I finally completed my first knife! Took me forever to complete it but I don't do anything fast in life! I have always wanted to make knives and after a friend and fellow knife maker helped give me a push I bought a Northridge Grinder, a drill press and some other tools and finally got started. This one is 1084 and ground, heat treated, tempered and did the G10 handle my self. Working with the G10 scared the s*** out of me ha ha ha! Turned out better then I thought it would. She is a fat over weight pig at only a 3" blade and 1/4" thick hahaha!!!
After heat treating it, it seemed extremely hard. Got it to nonmagnetic and about 5-7 seconds longer and quenched in Canola oil. I tempered it for 2 hours at 420 degreese trying for around 59 Rockwell. A good sharp Nicholson file wont touch it and skates right off the steel. I tested by chopping and buttoning through some old, dried seasoned red oak logs/branches. Also hammered into a board and snapped out sideways to test tip strength. All seems well and the steel/edge did not chip, roll or crack. It was still shaving sharp after the tests.
It is far from prefect and I'd appreciate any advice of stuff you see that I could change and improve on. The other knives are the next few I have ground and are waiting for a G10 handle. Thanks!

















Chris!

Also Buddy, WEAR A RESPIRATOR! G-10 Turns into little Fish Hooks when ground and the only way they can get those out of your Lungs if after you have assumed room temperature! The rest of the stuff we grind , isn't much better!

Protect your Eyes, Lungs , Ears & Fingers
 
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That is a good looking first knife. Please keep posting pictures of your work.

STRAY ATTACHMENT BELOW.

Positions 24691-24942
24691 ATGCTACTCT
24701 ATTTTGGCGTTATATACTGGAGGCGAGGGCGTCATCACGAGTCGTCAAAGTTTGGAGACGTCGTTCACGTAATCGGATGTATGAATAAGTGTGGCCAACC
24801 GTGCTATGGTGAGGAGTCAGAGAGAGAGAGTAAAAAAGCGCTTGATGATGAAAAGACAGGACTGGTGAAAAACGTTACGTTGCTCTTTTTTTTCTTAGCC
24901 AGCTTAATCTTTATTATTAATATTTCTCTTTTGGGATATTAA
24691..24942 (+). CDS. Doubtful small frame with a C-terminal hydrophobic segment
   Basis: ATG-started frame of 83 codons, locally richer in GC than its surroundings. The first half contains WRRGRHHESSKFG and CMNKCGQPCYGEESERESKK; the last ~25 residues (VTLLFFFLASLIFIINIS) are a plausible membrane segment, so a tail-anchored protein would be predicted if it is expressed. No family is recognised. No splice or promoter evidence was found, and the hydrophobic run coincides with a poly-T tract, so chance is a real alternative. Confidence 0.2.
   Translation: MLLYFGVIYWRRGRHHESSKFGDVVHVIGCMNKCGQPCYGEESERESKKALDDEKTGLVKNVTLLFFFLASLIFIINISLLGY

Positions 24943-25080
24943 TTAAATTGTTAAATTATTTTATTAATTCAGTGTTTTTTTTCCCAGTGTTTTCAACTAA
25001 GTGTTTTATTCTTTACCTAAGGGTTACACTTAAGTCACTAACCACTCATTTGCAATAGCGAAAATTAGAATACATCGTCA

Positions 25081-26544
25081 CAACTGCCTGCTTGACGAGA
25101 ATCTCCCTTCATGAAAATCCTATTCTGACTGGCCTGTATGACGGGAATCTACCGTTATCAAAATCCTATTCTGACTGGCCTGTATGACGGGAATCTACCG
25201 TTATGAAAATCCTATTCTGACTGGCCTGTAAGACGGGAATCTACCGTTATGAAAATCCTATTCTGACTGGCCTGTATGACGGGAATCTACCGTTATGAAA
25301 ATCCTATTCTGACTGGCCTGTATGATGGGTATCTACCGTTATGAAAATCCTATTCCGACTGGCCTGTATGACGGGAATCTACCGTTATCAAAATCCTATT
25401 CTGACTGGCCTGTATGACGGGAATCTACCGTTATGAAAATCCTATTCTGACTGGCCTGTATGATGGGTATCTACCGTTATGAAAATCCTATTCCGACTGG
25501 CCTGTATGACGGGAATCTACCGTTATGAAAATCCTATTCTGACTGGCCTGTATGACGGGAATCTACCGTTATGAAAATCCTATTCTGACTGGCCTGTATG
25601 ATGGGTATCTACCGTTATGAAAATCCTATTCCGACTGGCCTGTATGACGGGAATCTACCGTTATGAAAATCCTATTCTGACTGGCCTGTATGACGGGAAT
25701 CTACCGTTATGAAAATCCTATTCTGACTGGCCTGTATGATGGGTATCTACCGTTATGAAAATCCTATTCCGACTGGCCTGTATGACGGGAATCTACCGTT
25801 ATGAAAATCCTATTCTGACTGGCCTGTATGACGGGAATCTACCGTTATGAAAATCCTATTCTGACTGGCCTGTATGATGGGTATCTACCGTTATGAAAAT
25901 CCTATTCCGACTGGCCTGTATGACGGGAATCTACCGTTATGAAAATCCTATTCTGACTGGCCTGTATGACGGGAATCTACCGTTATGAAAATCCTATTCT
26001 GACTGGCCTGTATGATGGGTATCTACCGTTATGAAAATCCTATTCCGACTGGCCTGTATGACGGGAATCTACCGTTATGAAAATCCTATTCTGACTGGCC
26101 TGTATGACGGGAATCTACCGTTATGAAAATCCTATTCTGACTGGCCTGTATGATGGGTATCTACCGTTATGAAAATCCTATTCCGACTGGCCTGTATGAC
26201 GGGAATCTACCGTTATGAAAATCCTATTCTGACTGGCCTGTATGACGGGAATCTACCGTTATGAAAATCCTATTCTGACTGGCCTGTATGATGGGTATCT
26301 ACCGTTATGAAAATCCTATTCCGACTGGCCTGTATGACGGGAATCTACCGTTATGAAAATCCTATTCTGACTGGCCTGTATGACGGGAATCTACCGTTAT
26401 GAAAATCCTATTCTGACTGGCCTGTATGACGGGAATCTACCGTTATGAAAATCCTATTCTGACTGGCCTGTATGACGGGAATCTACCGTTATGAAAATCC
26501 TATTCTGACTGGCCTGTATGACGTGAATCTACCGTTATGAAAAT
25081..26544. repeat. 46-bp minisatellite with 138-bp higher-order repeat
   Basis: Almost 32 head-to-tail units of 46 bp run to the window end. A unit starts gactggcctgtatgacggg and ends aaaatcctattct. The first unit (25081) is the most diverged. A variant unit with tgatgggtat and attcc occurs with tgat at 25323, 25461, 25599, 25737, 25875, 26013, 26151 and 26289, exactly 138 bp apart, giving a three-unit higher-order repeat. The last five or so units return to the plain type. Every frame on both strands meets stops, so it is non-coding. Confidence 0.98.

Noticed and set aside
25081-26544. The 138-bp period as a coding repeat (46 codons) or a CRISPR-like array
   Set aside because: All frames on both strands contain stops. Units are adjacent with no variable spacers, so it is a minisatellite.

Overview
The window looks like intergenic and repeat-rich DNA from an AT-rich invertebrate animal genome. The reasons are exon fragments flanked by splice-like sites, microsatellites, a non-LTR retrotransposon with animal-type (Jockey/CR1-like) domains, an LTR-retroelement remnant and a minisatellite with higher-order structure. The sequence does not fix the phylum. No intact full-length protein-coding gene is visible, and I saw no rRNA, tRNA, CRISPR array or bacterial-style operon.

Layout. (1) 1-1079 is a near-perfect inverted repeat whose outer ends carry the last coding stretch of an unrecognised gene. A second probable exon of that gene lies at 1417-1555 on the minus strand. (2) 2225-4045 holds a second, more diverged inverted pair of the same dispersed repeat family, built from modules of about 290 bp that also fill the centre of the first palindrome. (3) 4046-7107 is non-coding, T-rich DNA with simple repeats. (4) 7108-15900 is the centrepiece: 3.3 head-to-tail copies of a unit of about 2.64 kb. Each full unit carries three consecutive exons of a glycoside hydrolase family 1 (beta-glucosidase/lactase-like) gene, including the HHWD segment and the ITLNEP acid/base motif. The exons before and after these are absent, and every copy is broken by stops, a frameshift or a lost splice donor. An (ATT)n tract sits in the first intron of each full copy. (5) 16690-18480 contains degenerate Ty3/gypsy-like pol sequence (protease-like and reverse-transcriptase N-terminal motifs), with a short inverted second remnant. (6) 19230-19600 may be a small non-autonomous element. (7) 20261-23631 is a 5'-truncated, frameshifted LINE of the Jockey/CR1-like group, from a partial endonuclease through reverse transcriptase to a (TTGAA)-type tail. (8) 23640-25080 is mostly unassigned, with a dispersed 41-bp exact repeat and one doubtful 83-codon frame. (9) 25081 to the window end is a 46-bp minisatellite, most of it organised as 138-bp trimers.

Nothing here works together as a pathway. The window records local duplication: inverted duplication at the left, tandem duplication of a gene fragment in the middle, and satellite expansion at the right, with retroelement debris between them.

Ty Adams
 
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Feb 1, 2001
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2,671
Appreciate all the great info everyone and I'll use the advice given here! Thanks for the clear picture as well!

I did wear a half face respirator with P100 filters. I had goggles on too but they fogged so bad I took them off. When you say protect your ears, do you mean from dust or noise? How does dust get in your ears if that is what you mean? Noise while working was not loud at all. What else should I do to protect myself from the G10? Many thanks gentleman!
 

Rhinoknives1

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Jul 1, 2013
Messages
31,765
Appreciate all the great info everyone and I'll use the advice given here! Thanks for the clear picture as well!

I did wear a half face respirator with P100 filters. I had goggles on too but they fogged so bad I took them off. When you say protect your ears, do you mean from dust or noise? How does dust get in your ears if that is what you mean? Noise while working was not loud at all. What else should I do to protect myself from the G10? Many thanks gentleman!

G-10 is nasty Stuff! Did you feel itchy after working it? Have a long sleeve Shirt/Jacket that you leave in the shop.

I don't/won't use G-10 anymore!

Even if the machine seems nice and quiet, Long term exposer to noise, Dust, contaminants all adds up as the years roll by!

Drill Presses, Bandsaws can get noisy as your work materials. I just use the Foam eye plugs like you use when Target shooting. Get some Shooter's /Safety Glasses to wear that are comfortable and don't fog! You don't want to have an eye injured or worse!

I sharpen and build knives 5,6 sometimes 7 days a week during peak seasons, Even with safety glasses, in the mornings where I awake, I have hard crusty eye buggers in the outside corners of my eyes from them tearing out steel,wood & Plastic dust.

Even with the Respirator, when in the shower, I snort water and blow out the Crusty snots that can sound like BB's when the hit the tile!:D ... If you want to make a Career outta this, Take care of and protect your Eyes, Nose, Lungs!

I know a Knife maker that was to macho to wear Lung protection etc when he was younger, A couple of years back, he had to have Cancerous tumors cut outta him lungs and they could identity the steel, Bone & Ivory in the Tumors. :eek:

Ed was laid out in horrible pain for over a year because of it!
https://themontanabladesmith.blogspot.com/ Feel free to give him a call if you like?
Great friendly man! He will tell you the importance of PPE. I know other sadder cases, but I'm sure you get the drift!;)

Also,
if you start with 1/8 thick steel, It won't take you so damn long to finish your knife!:p